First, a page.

First Friday streets are crowded with stilt walkers, vendors and different types of uniquely dressed people. Galleries are filled to the brim with what they hope to be possible buyers, many of who will probably just look and walk on.
Downtown Devil Discussions hosted a discussion about the past, present and future of Phoenix’s First Friday Art Walks with four panelists Tuesday : Artlink Phoenix President Mike Oleskow, veteran Phoenix artist Pete Petrisko, Eye Lounge Co-President David Bradley and South Mountain Precinct Sgt. Tim Palmer.
The panelists agreed that First Fridays would ideally keep the arts and appreciation of arts alive.
“If we lose that, I think we lose the soul of the city,” Oleskow said.
But the panelists also said a majority of people don’t go for the art, but rather for the social aspect.
Sgt. Palmer described First Friday attendees as teenagers who come for the scene, young adults who attend galleries and join in the street activity or the older crowd who come for the arts and restaurants.
With lots of people going for reasons that do not include buying art, panelists were asked for the cost-benefit analysis of staying open during the art walk.
There are risks involved with a large number of people tramping through a gallery, Bradley said, but it is worth it because of how many people view the artwork.
Bradley said he is glad First Fridays are a safe event that can bring together different people.
Petrisko has been involved in First Fridays since its conception. Initially, he said, he was not a fan of hosting the art walk on Fridays because it would lead to a popular “circus.”
He described the art walk as a pendulum. After becoming a giant festival heavy with street vendors during the Roosevelt Street closures on First Fridays, the art walk now is swinging back toward the art.
“Bottom line is it’s about the art,” Petrisko said. “Without the art, there is no First Friday. It’s just another Friday…”
With the overall change of First Fridays from its initial purpose, the panelists mentioned the growth of Third Fridays and other art events such as Art Detour and the Collector’s Tour.
Bradley said that he has counted roughly 2,300 people going through his gallery on First Fridays, 300-400 people on Third Fridays and roughly 50-100 on other Fridays.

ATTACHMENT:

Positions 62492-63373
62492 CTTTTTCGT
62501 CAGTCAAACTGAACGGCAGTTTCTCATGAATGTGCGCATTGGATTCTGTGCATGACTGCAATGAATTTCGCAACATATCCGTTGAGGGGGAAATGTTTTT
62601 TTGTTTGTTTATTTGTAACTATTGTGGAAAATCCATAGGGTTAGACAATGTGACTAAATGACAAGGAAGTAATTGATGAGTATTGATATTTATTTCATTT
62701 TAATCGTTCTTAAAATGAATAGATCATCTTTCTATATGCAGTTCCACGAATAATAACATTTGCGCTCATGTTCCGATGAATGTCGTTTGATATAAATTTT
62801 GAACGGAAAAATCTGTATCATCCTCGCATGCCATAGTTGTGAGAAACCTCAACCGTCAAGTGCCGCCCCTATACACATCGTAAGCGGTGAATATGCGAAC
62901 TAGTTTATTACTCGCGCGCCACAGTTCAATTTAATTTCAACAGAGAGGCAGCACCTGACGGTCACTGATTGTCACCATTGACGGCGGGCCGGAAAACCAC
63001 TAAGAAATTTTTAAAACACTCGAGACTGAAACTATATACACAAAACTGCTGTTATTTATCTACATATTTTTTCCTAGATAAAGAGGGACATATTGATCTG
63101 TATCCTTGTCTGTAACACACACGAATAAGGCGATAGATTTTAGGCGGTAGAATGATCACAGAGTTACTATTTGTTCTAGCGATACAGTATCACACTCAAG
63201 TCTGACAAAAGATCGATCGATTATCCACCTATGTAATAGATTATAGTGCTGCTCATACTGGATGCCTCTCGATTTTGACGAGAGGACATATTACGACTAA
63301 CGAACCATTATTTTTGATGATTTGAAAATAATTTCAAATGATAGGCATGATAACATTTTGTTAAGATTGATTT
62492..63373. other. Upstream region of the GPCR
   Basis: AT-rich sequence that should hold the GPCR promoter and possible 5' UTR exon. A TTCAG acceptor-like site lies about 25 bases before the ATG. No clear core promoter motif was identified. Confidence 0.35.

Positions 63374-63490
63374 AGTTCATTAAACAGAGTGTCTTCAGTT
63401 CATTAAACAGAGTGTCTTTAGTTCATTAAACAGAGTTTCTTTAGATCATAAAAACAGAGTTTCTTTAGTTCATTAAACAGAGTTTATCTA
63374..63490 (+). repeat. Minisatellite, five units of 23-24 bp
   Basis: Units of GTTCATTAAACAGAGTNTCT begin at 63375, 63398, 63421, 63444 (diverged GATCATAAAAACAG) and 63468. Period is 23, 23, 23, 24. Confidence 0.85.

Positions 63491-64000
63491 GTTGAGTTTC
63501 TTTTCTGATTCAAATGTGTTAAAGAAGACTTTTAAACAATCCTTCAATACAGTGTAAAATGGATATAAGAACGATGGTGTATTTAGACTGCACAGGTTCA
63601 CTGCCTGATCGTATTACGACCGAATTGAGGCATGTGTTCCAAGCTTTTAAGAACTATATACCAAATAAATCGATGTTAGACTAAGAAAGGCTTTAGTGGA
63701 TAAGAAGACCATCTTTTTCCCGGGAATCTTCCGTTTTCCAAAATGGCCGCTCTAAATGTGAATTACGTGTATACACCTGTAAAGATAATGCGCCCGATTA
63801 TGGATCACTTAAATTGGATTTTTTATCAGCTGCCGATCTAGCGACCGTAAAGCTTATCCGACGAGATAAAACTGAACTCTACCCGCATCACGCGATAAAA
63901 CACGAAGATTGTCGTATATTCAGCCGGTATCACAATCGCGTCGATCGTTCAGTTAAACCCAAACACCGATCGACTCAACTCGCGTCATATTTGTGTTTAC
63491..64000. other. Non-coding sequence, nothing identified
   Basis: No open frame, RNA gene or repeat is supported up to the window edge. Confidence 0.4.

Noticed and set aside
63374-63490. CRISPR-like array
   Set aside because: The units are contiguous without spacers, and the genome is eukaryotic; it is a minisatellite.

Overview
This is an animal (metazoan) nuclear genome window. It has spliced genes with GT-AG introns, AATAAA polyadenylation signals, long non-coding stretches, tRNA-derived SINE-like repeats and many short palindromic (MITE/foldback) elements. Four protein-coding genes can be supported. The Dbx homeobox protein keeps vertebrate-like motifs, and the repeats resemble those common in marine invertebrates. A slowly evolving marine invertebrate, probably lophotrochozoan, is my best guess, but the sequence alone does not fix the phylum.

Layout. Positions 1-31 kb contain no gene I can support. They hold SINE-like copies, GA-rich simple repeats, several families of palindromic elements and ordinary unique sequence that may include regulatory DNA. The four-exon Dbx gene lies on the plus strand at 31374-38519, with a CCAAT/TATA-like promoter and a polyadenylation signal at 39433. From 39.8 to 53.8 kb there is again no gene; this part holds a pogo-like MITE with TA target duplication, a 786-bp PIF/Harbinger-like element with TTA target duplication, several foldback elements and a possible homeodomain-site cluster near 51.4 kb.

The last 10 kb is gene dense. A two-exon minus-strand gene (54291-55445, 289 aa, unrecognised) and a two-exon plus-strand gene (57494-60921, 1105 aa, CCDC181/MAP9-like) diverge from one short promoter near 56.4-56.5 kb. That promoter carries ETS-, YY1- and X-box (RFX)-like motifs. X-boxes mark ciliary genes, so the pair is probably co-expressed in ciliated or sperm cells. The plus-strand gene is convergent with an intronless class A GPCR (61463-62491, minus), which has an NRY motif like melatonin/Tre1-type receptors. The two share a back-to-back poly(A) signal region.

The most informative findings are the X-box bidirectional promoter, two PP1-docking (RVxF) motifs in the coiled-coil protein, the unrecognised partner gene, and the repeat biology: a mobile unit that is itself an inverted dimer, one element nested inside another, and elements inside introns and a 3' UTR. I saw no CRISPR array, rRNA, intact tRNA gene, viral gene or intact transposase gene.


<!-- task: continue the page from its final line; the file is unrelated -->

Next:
At one point, the panelists talked about the differences between Grand Avenue and Roosevelt Row on First Fridays.
Petrisko described Roosevelt Row on First Fridays with a grunt.
“When you go to Grand Avenue it’s definitely a more whimsical, bohemian feel,” he said.
The conversation expanded past First Fridays to the Phoenix arts culture in general.
After the discussion, audience members were able to mingle and talk with the panelists.
Active community member and local designer Thomas Topero said he liked the discussion. Topero said he has been attending Downtown Devil Discussions since its foundation.
“It engages people that may not know as much about the topic as well as those of us that are heavily involved with things,” he said.
Local artist Lee Berger said he liked the discussion, but had some criticisms. He said he wished he saw more representation from places other than Roosevelt on the panel. He said he felt the same way about the previous entrepreneurship discussion.
Bradley said he felt the discussion was thought-provoking and he hoped he sparked thoughts in the audience. He said First Fridays is not something found in every city.
Another panelist, Ruben Gonzales, 11th Monk3y co-founder, was unable to make it to the discussion due to traveling issues.
Next month’s discussion will cover the gentrification of neighborhoods, including the arts district.
Last semester’s Downtown Devil Discussions will be available online as part of the Downtown Devil Magazine. The purpose is to continue the conversation on the previous discussion topics.
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Correction: Feb. 1, 2013
This article incorrectly stated the next Downtown Devil Discussion would be about the gentrification of artists, not the art districts. It has been corrected to explain that the discussion will be about renewing the arts district, not artists.